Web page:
A few years back, the Colonel and I switched from turkey to chicken for Thanksgiving. Even the smallest turkeys we could find ended up being more than we could finish. And considering I don’t roast chickens every day either, it’s special enough for the occasion.
I’ve spent a lot of time on this matter under the spotty tutelage of Chef Google. And I still don’t have it quite right. So please indulge me as I share what I tried this year. I’m sold on some of these techniques, but I’ll be honest about the ones still up for revision.
First, the math. We wanted to eat at about 12:30. I worked out a cooking time of roughly 2 and a half hours (which I think may have been a little long). That meant I wanted to put the bird in the oven at 10:00 a.m.
So around 9:30 I got her out of the fridge and rinsed her off good with cool water. I pulled off the loose fat and patted her dry with paper towels.
The next task was to scrub my celery and cut off the leafy ends. (I planned to use the celery stalks for my stuffing, natch.) Then I washed up a pound of carrots and cut the stems off a couple of those. No peeling? Damn right! I also peeled and quartered a white onion, and set the oven for 450°
Now, here’s one of those moves I’m not fully sold on. I whisked together a stick of softened butter, half a small lemon, and some marjoram to make lemon-herb butter.
With help from my faithful sous chef, I salted and peppered the chicken inside and out. Then I rubbed it down with the lemon-herb butter. Outside, inside, and under the skin. In hindsight, I don’t think the lemon did any good. Next year I’ll probably go back to plain butter — the way my mama does it!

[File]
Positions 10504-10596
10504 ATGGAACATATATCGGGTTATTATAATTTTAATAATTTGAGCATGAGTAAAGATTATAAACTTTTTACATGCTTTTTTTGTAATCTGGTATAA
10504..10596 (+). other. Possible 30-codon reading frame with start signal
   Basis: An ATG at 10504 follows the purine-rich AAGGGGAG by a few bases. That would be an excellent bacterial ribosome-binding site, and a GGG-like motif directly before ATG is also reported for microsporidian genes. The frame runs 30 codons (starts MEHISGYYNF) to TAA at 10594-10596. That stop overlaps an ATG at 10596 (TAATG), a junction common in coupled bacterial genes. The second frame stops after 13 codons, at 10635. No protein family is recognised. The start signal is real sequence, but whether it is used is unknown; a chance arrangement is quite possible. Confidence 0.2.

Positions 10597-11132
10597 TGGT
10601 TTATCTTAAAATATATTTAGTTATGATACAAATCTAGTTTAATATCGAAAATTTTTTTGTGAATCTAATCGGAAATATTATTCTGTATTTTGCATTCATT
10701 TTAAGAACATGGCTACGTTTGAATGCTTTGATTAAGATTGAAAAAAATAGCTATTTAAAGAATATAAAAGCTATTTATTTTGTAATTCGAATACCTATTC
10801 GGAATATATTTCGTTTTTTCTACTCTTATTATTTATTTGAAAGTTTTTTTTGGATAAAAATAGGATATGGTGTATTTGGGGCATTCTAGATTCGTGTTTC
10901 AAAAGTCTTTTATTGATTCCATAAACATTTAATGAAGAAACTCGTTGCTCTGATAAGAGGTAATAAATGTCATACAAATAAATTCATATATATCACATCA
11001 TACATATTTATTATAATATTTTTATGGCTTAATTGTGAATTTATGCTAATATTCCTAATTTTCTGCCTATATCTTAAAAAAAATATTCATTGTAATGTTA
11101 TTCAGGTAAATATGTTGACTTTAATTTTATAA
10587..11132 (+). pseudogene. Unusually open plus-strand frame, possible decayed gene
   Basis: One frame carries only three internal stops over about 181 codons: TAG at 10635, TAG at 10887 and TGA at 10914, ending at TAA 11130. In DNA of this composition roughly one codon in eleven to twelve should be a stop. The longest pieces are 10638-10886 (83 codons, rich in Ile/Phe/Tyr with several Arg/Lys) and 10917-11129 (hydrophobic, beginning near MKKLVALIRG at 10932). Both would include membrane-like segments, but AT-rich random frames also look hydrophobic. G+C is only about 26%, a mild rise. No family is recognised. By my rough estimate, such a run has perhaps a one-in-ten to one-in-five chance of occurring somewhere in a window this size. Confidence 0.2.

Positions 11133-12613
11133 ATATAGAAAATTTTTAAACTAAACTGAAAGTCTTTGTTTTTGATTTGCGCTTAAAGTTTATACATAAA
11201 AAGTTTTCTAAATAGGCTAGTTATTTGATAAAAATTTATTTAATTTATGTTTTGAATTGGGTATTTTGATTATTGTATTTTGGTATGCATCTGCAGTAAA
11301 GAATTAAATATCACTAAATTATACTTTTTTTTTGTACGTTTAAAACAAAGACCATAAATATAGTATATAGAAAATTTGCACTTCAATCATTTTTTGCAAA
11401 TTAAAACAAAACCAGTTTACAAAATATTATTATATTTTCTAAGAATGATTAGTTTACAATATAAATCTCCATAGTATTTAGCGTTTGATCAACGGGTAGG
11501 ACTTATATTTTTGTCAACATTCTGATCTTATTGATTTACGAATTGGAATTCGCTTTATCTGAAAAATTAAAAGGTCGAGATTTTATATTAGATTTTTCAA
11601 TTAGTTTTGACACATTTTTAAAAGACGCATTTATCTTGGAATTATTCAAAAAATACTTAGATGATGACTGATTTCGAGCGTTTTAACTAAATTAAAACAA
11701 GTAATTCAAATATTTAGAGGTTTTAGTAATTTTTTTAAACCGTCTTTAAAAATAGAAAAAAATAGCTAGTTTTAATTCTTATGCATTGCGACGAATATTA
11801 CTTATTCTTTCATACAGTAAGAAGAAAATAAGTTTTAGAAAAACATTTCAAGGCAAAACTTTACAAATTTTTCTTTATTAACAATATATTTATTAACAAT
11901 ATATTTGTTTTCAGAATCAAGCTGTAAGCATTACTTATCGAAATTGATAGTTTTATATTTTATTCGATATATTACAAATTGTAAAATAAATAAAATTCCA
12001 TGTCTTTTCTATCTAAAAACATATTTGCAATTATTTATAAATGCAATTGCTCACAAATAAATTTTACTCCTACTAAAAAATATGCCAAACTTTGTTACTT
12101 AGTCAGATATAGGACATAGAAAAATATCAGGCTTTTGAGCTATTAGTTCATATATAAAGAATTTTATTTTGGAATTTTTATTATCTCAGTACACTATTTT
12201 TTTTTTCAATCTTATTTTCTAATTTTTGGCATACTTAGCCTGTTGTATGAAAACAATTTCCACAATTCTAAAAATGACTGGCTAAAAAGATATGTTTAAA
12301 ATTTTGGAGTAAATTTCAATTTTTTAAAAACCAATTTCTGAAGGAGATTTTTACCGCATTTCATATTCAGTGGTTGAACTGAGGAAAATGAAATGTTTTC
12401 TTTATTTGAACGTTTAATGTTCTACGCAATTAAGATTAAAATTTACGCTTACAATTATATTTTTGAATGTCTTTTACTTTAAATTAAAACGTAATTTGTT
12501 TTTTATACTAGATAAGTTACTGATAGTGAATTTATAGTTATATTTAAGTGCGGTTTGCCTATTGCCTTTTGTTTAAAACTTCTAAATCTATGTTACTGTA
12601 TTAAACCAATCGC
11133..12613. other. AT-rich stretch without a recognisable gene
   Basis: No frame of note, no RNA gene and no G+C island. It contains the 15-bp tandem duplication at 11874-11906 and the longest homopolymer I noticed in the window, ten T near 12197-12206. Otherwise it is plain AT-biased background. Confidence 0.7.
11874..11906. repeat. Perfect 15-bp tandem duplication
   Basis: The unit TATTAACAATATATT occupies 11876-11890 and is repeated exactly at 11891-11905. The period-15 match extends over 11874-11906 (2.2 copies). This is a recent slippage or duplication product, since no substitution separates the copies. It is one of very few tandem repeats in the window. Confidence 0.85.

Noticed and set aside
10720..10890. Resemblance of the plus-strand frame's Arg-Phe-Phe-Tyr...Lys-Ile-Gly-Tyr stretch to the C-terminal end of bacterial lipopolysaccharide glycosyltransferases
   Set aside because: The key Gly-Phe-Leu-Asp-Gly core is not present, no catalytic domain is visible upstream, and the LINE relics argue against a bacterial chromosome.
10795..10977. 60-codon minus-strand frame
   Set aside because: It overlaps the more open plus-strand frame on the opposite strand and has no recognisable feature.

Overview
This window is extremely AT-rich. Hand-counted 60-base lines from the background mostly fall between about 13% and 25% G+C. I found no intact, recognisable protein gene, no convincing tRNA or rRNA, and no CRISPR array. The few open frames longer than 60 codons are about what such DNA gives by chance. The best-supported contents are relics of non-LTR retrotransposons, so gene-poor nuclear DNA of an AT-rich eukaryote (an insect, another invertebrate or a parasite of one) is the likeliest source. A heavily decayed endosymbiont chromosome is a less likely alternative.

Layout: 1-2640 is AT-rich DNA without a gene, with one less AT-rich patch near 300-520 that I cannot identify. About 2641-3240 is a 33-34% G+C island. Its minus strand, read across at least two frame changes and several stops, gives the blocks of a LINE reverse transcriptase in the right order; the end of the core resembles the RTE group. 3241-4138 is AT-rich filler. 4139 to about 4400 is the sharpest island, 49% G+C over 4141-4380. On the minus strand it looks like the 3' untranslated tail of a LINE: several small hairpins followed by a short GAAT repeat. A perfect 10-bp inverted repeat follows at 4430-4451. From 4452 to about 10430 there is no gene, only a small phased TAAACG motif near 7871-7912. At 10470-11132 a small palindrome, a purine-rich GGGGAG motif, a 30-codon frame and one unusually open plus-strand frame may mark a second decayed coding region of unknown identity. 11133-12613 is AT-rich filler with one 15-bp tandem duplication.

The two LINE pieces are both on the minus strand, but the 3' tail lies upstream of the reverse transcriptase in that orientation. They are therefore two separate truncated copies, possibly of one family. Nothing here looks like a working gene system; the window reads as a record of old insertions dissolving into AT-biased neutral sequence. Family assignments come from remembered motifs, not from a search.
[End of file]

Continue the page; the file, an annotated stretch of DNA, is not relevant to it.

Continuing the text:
Next, I stuffed the chicken with half the onion, two carrots (cut in half), a few celery leaves, the rinds of my squeezed lemon, and some rosemary sprigs. I am totally sold on the rosemary. Some folks like thyme, sage, and/or bay, so if you ever want to try this, there are some ideas.
At last came time to put the chicken in the oven. I think it’s worth mentioning here, if you don’t use a roaster with a rack, you can just pile up all those vegetables and set the bird on top of them. I use the rack-and-stuffing approach because I find the rack helps with even cooking.
After about 15 minutes, I cut the heat down to 350°. I also put green beans and carrots on to slow simmer. Because, you know, they ain’t proper vegetables unless they’ve been cooked within an inch of their lives.
It all hit the fan starting about 11:30. That’s why I only managed to take two pictures of the entire sweet potato and stuffing preparation. But you’ll have to wait, because I’m not spilling my sweet tater secrets til tomorrow.
Just before I started trying to gnaw off one of my arms, it was time to take the chicken out of the oven.
And since that moment, my life has almost exclusively involved the following: eat, sleep, repeat. Hooray for Thanksgiving.